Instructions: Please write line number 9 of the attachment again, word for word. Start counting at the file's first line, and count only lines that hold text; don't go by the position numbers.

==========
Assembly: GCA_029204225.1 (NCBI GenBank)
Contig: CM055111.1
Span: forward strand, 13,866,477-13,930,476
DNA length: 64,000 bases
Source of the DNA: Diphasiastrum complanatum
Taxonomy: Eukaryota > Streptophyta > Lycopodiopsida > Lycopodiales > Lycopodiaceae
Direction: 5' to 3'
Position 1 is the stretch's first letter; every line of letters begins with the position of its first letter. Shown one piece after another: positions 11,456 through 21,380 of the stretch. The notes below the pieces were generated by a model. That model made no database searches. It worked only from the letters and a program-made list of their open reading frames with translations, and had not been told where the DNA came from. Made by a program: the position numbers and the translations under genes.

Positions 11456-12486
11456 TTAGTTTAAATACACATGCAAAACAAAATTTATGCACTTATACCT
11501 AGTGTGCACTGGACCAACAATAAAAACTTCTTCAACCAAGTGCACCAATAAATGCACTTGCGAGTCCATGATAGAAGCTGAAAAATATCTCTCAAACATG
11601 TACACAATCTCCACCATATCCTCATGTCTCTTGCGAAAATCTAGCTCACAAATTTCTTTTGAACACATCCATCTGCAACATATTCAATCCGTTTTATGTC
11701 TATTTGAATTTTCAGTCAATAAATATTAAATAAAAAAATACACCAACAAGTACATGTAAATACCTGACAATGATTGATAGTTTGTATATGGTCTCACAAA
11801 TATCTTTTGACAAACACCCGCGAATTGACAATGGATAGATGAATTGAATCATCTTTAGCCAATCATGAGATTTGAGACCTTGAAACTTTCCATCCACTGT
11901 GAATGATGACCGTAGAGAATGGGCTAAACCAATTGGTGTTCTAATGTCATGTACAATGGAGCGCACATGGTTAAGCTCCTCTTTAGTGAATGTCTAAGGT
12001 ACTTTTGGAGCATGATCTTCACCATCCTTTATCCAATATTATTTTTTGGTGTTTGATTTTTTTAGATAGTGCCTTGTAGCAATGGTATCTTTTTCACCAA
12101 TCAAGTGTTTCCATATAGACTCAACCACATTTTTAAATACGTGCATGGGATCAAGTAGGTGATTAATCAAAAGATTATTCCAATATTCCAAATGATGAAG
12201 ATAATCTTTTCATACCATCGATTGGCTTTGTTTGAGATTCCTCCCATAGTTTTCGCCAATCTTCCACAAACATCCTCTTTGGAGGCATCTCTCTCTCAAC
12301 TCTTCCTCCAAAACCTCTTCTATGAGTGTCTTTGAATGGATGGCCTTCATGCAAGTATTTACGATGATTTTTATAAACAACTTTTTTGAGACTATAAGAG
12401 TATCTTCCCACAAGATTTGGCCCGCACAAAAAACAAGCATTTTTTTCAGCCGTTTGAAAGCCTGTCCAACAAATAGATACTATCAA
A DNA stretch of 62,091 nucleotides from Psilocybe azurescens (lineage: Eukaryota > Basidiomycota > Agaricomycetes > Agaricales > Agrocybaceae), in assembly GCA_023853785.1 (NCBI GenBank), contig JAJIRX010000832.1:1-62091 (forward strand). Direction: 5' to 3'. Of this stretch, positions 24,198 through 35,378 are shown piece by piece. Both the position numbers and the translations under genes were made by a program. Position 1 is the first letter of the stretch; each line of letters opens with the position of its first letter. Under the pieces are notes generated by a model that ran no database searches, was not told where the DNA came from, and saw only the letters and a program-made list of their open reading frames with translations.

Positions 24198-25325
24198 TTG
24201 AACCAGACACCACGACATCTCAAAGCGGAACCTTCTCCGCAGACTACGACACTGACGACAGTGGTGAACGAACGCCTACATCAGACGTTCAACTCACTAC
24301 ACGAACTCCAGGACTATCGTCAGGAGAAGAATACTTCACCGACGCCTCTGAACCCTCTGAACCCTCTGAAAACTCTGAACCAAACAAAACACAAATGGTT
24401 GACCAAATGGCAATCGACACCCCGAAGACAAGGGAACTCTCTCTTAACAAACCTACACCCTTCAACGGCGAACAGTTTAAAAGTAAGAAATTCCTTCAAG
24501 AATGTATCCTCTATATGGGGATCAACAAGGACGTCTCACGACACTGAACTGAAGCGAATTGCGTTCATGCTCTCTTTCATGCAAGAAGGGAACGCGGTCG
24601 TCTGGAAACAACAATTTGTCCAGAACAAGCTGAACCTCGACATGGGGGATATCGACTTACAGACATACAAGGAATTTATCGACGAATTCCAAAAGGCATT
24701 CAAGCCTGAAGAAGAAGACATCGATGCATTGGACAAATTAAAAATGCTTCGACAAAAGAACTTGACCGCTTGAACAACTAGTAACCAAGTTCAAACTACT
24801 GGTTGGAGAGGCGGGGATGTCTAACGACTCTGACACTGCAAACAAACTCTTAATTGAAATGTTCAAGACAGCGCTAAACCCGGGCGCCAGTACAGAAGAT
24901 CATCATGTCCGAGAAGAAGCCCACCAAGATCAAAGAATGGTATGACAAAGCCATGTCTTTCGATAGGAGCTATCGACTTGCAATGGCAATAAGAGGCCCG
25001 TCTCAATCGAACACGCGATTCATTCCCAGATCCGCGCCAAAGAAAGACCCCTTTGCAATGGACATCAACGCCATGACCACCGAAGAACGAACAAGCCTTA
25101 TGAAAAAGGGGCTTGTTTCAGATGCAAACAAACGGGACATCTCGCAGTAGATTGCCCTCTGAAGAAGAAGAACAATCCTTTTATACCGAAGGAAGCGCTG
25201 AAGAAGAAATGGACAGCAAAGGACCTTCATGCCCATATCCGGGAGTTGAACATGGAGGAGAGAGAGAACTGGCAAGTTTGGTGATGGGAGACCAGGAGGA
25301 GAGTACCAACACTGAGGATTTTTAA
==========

Positions 11456-12486